Driver shortages and 'pingdemic' put waste collection services in Hertfordshire under strain
Councils in other areas have suspecnded some waste collections - but collections continue in Hertfordshire
A shortage of drivers - and the ongoing Covid pandemic - are having an impact on waste collection services across Hertfordshire
Collections of waste and recyclables across the 10 districts and boroughs in the county are continuing.
But - amid a national driver shortage - a number of councils are having to send office-based supervisors on their lorries or are training existing staff to be drivers.
And one council has even offered existing drivers a £3,000 retention payment to prevent them being poached by other companies.
The increasing pressures on waste services emerged at a meeting of the Hertfordshire Waste Partnership on Monday (July 26).
In Broxbourne, Cllr David Holliday said they were now "really struggling" with staff -
And he said: "We have had supervisors going out and filling the gaps to make sure that the lorries are still manned - and that has given us the benefit of actually still maintaining the services.
"The negative part of it is we have had a quite significant upturn in missed collections because temporary staff aren't as familiar with some of the nuances of where bins are placed as the regulars are."
In Dacorum Cllr Graham Barrett said personnel and drivers were the biggest challenge, pointing to the combination of Covid isolations, staff vacancies and the shortage of LGV drivers.
He said they had trained four existing members of staff who have now achieved an LGV licence, in addition to the regular pool of drivers.
And he said they are planning to look at other ways of maintaining driver numbers.
In East Herts Cllr Graham McAndrew said there had been 'minimal distruption' - with supervisors and other staff stepping in to cover shortages.
"Basically [it's been] all hands on deck to maintain services, " he said. "The crews started at six o'clock in the morning and finishing about 6.30 in the evening and they are also working Saturdays to catch up on missed runs."
And Cllr Anthony Rowlands, from St Albans, acknowledged that driver shortages, self-isolation and holidays would make the summer weeks "pretty demanding" for the service in St Albans.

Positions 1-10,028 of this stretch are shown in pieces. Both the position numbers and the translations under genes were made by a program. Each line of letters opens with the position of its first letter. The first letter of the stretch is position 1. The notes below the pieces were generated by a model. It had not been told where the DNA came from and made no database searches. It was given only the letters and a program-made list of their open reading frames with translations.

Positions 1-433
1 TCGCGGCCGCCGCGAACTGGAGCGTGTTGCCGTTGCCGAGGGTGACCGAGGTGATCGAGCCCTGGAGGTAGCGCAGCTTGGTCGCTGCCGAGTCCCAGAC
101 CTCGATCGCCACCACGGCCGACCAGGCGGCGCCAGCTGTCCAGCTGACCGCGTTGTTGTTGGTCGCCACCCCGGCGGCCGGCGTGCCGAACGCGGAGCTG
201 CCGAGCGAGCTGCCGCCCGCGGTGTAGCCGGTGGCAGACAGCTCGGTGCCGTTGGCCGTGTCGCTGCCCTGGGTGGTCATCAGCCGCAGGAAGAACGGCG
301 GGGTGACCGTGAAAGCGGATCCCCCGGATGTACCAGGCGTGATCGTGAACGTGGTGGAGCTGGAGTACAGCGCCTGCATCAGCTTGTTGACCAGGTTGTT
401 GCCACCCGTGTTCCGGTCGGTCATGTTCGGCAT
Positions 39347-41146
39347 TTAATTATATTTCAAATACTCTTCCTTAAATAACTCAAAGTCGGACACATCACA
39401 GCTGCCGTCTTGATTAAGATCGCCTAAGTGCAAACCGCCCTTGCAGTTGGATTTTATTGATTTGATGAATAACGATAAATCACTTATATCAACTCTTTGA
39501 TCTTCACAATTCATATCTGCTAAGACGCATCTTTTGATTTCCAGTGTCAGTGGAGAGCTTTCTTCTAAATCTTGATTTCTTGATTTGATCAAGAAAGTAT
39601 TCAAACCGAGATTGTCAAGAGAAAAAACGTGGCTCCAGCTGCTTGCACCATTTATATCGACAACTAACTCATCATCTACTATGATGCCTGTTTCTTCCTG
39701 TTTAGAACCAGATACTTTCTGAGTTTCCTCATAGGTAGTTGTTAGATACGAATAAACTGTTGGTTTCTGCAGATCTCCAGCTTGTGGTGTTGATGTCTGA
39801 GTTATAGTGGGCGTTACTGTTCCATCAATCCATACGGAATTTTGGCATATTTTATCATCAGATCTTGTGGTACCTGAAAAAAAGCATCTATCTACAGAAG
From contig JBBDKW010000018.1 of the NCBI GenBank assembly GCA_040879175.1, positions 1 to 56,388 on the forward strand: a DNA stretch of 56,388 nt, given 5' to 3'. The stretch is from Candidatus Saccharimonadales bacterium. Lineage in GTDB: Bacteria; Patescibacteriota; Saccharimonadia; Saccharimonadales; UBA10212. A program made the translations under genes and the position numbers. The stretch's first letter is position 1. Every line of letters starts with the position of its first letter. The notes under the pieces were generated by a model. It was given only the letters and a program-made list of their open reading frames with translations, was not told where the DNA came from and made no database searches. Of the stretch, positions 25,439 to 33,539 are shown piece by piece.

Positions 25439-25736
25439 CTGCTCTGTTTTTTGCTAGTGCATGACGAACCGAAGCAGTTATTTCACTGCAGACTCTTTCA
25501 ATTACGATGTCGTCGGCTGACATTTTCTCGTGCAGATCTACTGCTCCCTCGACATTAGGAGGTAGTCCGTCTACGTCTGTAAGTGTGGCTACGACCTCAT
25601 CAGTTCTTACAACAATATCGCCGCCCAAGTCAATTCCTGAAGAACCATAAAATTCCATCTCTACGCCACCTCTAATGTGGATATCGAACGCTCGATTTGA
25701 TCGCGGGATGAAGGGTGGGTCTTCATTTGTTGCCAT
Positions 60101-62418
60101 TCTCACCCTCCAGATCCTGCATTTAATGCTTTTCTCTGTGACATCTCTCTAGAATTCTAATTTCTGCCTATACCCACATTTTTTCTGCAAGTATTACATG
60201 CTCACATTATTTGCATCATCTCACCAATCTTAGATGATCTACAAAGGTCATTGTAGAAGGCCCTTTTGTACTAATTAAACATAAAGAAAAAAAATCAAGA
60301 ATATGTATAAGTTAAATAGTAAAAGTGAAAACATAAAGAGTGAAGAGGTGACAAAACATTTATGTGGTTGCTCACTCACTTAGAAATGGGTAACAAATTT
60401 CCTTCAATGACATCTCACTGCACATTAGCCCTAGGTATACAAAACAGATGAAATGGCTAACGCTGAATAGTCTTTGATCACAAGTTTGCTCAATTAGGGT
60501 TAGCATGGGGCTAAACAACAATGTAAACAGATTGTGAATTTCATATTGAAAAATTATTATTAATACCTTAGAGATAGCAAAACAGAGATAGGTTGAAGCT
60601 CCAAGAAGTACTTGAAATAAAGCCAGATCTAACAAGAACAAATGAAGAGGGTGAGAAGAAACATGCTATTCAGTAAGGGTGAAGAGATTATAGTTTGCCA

But in Three Rivers the council has given their 29 lorry drivers - covering all council services - a salary increase of up to £3,000 for the next 12 months, starting in August.
At the meeting Three Rivers Cllr Phil Williams said: "We have had the same problems as everybody else - and dealing with them in similar manners.
"Although we have paid our drivers a retention to save them going off and finding a job that they are going to earn an extra £5,000 a year in.
"We have been approaching them and offering them a retention to keep them on board."
In addition he said the crews in Three Rivers were continuing with Covid measures - such as staggered starts and bubbles - to reduce absences.
At Welwyn Hatfield Cllr Stephen Boulton said there had been a point when one in four drivers had been absent - but that they had still managed to maintain the service.
He said: "We do have a problem with drivers - same as everybody else. HGV drivers are in great demand for all sorts of businesses, not just bin men.
"And again we have been using supervisors to drive the lorries where they are able to do so.
"We were probably a quarter of our drivers short at one time - so affected by Covid obviously.
"But overall we have managed to maintain all of the services. Apart from on occasion where we have slipped a bit in week - and then have caught it up later in the week - it has been pretty good."
Meanwhile Simon Aries also acknowledged that the driver shortage had impacted on services at the county council's Waterdale waste transfer station, near Watford.
He said the shortage of drivers for the 'bulkers' had for a time led to longer queues than they had wanted.